A ghosthouse or more known as a haunted house is a building or a house that’s often inhabited by disembodied spirits of the deceased.

These spirits are usually the former residents or we’re familiar with the property such as a caretaker or even someone thats been killed in the specific building.

Spirits are usually only in the property if they’re a victim of a violent or tragic event such as suicide, murder or accidental death.

Scientific explanations show that if a building or property is haunted, it usually consists of undetectable noises.

Noises you’d be expected to hear if you was in a haunted building would be knocks and bangs, doors slamming, windows opening and closing and faint voices speaking.

You’d also feel a cold feeling besides you, like a draft.

In 2005, a poll was created and 37% of Americans expressed the belief that houses could be haunted. Could you of been one of them?

Considering it’s only two centuries old, America seems to have a lot of ghosts.

There’s a haunted location to be found in almost every state, from desserted ghost towns and abandoned mental hospitals, to the sights of famous murders.

There’s even a TV show dedicated to the country’s paranormal hot spots, Most Terrifying Places in America, that takes viewers on a tour of sites with suspected ghostly activity.

Take for example, the Lizzie Borden Bed and Breakfast in Fall River, Massachusetts, the house where Lizzie Borden is said to have murdered her parents with an axe, although she was acquitted of the crime.

Lizzie stayed in Fall River for the remainder of her life, and rumours persist that her spirit still hangs around the house, as well as the ghosts of her father and step-mother.

Or the Sauer Castle in Kansas City. Once home to the Sauer family, who moved over from Austria, this now-derelict Italiante mansion has been the site of two suicides, as well as the drowning of a young girl in the property’s pool.

A range of supernatural activity has been recorded including voices and objects moving of their own accord.

So, there’s plenty of chances to explore for the more morbid amongst us.


Here’s 10 other locations ghost hunters should check out during their stay.

1. The Jennie Wade House, Gettysburg, Pennsylvania

Don’t be fooled by its cute exterior, this house is supposedly rife with paranormal goings-on.

During a shoot out with Confederate soldiers during the 1860s, a stray bullet made it into the kitchen of what is now known as “the Jennie Wade House” in Gettysburg, Pennsylvania.

Unfortunately, Jennie and her sister were making bread at the time, and Jennie was fatally wounded.

Jennie’s spirit has been seen around the house since, usually followed by the smell of fresh bread.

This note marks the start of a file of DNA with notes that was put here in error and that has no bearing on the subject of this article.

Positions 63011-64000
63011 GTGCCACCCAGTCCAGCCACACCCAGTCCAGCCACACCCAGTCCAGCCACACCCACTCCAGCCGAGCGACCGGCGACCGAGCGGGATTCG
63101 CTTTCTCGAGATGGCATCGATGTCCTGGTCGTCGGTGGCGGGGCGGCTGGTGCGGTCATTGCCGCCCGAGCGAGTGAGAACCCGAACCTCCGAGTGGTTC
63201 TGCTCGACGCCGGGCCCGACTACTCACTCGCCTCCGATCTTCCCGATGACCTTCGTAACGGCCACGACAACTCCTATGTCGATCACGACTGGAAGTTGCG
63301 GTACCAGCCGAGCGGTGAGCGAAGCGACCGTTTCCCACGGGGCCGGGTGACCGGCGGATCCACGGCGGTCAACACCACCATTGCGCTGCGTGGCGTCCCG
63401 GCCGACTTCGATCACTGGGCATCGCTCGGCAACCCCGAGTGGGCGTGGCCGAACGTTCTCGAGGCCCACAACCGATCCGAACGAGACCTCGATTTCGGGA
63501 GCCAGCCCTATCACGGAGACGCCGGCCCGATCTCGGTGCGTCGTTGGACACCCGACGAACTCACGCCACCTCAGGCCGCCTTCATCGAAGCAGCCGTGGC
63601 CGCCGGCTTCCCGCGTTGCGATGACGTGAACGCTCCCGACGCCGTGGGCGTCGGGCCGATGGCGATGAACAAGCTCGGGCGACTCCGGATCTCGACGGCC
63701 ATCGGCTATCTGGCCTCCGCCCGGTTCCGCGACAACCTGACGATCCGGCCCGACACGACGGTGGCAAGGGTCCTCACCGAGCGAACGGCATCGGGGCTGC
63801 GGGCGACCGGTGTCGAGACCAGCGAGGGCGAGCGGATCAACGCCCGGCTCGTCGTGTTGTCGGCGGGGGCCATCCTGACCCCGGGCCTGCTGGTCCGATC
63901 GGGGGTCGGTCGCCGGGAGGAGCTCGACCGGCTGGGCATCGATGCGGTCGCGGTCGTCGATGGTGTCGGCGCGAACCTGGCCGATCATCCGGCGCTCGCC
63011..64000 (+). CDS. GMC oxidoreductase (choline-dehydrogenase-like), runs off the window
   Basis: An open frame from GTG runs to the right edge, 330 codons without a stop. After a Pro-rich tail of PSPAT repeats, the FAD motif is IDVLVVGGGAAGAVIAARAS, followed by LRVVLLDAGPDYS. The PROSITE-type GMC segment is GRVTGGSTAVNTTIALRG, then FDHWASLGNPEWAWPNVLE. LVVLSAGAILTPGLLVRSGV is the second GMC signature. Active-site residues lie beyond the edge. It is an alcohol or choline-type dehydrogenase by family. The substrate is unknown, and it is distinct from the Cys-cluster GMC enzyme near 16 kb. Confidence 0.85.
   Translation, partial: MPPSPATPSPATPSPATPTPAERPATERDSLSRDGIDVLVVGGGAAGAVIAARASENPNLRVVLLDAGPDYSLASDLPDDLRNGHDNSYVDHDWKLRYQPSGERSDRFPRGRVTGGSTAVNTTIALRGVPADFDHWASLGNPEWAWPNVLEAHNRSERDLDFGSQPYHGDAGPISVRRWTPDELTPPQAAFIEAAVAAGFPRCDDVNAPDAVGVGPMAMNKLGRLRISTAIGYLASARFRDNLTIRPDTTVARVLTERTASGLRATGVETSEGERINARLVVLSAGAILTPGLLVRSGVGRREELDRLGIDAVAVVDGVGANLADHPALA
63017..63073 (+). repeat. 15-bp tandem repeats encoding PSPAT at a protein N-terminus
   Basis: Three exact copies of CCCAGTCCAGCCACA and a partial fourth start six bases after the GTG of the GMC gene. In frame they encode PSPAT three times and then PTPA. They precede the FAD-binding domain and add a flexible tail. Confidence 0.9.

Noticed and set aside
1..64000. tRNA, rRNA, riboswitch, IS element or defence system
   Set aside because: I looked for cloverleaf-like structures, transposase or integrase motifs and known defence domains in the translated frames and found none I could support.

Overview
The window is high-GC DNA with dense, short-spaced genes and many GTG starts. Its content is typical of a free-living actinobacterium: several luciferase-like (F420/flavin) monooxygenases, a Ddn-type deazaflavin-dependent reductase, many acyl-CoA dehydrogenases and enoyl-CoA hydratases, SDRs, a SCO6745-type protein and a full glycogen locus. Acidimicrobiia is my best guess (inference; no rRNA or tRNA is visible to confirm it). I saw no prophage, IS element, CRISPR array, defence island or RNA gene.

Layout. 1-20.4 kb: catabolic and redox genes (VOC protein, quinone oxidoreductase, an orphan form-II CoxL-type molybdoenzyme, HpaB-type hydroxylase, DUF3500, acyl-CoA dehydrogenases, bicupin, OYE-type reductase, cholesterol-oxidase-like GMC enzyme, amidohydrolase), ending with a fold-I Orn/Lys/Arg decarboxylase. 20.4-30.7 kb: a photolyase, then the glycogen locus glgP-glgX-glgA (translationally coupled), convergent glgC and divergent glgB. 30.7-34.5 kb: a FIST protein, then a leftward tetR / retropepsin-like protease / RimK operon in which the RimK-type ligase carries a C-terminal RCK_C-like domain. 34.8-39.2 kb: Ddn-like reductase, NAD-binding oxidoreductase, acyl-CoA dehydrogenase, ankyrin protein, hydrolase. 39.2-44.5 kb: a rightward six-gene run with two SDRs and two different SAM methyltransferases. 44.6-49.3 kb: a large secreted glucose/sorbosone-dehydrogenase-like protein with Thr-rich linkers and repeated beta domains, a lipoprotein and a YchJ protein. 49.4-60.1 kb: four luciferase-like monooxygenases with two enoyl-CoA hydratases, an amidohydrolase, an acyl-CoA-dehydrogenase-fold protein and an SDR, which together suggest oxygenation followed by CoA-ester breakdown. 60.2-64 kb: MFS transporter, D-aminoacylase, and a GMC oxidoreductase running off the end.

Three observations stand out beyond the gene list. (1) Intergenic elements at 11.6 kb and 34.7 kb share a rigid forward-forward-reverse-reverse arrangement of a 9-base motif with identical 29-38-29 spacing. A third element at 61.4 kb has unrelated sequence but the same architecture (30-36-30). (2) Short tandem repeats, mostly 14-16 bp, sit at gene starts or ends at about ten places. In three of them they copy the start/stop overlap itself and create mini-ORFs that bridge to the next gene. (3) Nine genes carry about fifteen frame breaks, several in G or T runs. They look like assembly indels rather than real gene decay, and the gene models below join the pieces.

A male ghost has also been seen hanging around the cellar, accompanied by the smell of cigars, and several apparitions of kids have also made an appearance, startling guests by touching them and swinging on the ropes used to block off certain parts of the building.

2. Grant Humphreys Mansion, Denver, Colorado

Built in 1902, the first owner of this Neoclassical beauty was businessman and then-Governor James Benton Grant.

In 1911, Albert E. Humphreys took over the property, and later died in the building in a suspicious gun accident.

As well as Humphrey’s haunting his former home, several other apparitions have been spotted at the site.

Before the house was constructed, a nearby graveyard caused a lot of controversy with locals.

The cemetery was a site for grave robbers, and it’s been suggested the other sightings at the Grant Humphreys mansion are a result of their spirits being disturbed.

3. The Molly Brown House, Denver, Colorado

Home of Titanic survivor Molly Brown (played by Kathy Bates in the James Cameron movie) and her husband James Joseph, the Victorian house is now a museum showcasing her remarkable life.

Most visitors tend to come for the tourist attraction, but it’s a popular spot for ghost hunters as well.

Molly and James have both been seen in the house, with the smell of James’s pipe often reported.

Another spirit also apparently hangs around who likes to rearrange the chairs in the dining room, and Molly’s mother and a servant are also regularly sighted.

4. Lemp Mansion, St Louis, Missouri

Either there’s such a thing as curses, or the Lemp family were extremely unlucky.

Finished in 1868, the home belonged to a family of successful beer brewers before prohibition set in. Although the Lemp’s were great businessmen, they’re personal lives were filled with sorrow.

The brewery founder, William J. Lemp Sr., wanted to pass the business down to his son Fredrick.

However, Fredrick unexpectedly died in 1901 from an unknown illness.

Not long after, William committed suicide by shooting himself.

His other son, William Jr followed the same path, shooting himself in the dining room in 1922.

His daughter Elsa Lemp also died the same way in 1920, as did his youngest son Charles in 1949 – that’s four suicides in one family by gunfire.

Unsurprisingly, all this sadness has inspired some paranormal activity at the property, including footsteps and slamming doors.